This report provides a detailed description of the legal risks business actors may incur in participating in the reconstruction of Syria. It is a contribution to the emerging broader issue of business and corporate accountability in international criminal law (recent cases include Shell in Nigeria, Lafarge in North Syria, Chiquita in Colombia).
Business actors participating in reconstruction in Syria risk criminal liability for complicity in war crimes and crimes against humanity, such as siege warfare and starvation as a weapon against civilians, indiscriminate bombing, targeting of protected persons and objects, use of chemical weapons, arbitrary detention, disappearances and torture, forced displacement and the right to return, pillage and expropriation of property.
Businesses can be held accountable for criminal liability by contributing to or by aiding and abetting the commission of crimes, e.g. by trading within the supply chain to perpetrators, by using abusive security services, or through financial support, the provision of services, goods, information or even encouragement to people involved in war crimes. This is of particular relevance in Syria, where many elite businessmen have participated directly or indirectly in war crimes.Moreover, providing financial aid for reconstruction purposes can be a risk for businesses, since the financial support may be used by the dictatorial regimefor harmfulpurposes rather than for development and reconstruction. The same can happen in case the regime were to use reconstruction funds to repay debts to Russia and Iran, and effectively thereby implicate such funds in the aiding and abetting war crimes. Engaging in corruption similarly risks involving businesses in violations of human rights, such as the right to adequate standards of living, housing, food and health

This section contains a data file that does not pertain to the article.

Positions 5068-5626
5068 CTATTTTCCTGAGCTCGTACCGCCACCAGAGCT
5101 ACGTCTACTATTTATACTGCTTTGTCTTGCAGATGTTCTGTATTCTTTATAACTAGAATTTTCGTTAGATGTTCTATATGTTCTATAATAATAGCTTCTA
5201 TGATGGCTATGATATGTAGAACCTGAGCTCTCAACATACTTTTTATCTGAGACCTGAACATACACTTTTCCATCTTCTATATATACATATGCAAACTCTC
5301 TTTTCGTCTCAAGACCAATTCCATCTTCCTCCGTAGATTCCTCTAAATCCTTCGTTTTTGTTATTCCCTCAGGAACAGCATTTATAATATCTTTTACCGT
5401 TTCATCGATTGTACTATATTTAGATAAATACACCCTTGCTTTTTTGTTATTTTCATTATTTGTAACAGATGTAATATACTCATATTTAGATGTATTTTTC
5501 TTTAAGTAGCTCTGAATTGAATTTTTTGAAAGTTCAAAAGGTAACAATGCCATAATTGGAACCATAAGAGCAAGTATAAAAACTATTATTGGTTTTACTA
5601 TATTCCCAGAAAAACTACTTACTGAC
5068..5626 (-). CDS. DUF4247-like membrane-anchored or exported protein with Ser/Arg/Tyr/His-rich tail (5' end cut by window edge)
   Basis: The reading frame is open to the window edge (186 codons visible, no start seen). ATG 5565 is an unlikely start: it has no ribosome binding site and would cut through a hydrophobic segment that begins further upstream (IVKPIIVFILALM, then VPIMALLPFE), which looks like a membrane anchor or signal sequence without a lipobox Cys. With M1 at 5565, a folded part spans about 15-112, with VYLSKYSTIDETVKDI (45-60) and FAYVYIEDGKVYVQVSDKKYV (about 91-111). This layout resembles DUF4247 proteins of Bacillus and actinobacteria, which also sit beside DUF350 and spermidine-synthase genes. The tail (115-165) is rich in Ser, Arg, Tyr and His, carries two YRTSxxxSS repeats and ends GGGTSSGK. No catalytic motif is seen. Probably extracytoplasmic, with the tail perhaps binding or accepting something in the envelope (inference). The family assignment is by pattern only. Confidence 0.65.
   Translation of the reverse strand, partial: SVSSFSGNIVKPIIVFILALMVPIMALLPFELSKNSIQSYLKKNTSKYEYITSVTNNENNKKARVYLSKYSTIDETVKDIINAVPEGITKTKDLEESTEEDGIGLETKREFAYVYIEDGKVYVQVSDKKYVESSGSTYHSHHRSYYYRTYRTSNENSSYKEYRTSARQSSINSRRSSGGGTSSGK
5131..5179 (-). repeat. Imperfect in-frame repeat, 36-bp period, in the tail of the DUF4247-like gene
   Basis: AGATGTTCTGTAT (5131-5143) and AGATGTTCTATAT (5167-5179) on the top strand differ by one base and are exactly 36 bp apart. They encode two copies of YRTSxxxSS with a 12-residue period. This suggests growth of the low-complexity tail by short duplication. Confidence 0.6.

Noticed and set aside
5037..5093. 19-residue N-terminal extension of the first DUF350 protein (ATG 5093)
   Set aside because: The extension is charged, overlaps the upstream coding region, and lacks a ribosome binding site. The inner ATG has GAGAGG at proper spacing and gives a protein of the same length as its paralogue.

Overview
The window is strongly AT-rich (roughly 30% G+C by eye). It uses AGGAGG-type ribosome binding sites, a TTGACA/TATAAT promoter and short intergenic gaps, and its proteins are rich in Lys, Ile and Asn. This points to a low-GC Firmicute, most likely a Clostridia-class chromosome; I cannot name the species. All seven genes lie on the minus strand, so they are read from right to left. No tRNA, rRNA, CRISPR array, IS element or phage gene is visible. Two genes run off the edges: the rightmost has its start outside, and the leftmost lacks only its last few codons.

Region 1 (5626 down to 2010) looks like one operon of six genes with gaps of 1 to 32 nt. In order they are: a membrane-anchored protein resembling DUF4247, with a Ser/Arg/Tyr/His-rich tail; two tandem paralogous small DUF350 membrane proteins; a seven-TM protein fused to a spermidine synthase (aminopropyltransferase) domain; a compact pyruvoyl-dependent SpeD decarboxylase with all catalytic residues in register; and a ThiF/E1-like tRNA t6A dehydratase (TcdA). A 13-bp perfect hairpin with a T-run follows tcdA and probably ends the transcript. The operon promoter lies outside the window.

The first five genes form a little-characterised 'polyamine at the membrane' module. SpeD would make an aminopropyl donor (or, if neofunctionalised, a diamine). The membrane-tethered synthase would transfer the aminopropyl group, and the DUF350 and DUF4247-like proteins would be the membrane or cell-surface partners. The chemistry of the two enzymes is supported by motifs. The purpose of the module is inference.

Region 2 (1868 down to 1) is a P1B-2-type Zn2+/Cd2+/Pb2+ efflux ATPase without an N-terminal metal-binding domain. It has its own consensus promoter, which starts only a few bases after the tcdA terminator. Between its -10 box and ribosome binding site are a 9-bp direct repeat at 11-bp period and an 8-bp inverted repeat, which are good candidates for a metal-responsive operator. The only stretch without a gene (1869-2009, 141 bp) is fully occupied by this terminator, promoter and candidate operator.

Businesses may be heldliable for complicity in pillage if they purchase or rebuild properties acquired through illegal means, such as unlawfully expropriated civilian property regulated by the latest property laws (Decree 10, enacted in 2018, and Decree 66, enacted in 2012). These laws, requiring Syrians to provide proof of ownership of property or otherwise risk government expropriation of it for reconstruction, particularly threatens groups who are already vulnerable due to not being listed as property owners, i.e. women, many of whom are not listed as the owners on property records, but whose husbands are no longer present, and refugees and displaced persons, who risk losing their properties if they do not return to their homes, where they also risk threats to their lives. ?Businesses further risk criminal liability by consolidating crimes already committed e.g. by reconstructing a crime scene, in order to hinder later accountability efforts. Moreover, by participating in reconstruction in areas targeted by Decree 10, businesses can be held accountable for enforcing forced displacement and violating the right of return of refugees and displaced persons. Finally, if business actors purchase or take advantage of abandoned properties, they risk being held accountable for land expropriation, unlawful seizure of properties and other violation of HLP rights.
This report explains all the above issues in detail drawing on hundreds of resources and conclusions by international and domestic courts. It also presents a list of recommendations for businesses, states, international actors, and Syrian civil society organizations that may be involved in Syria’s reconstruction.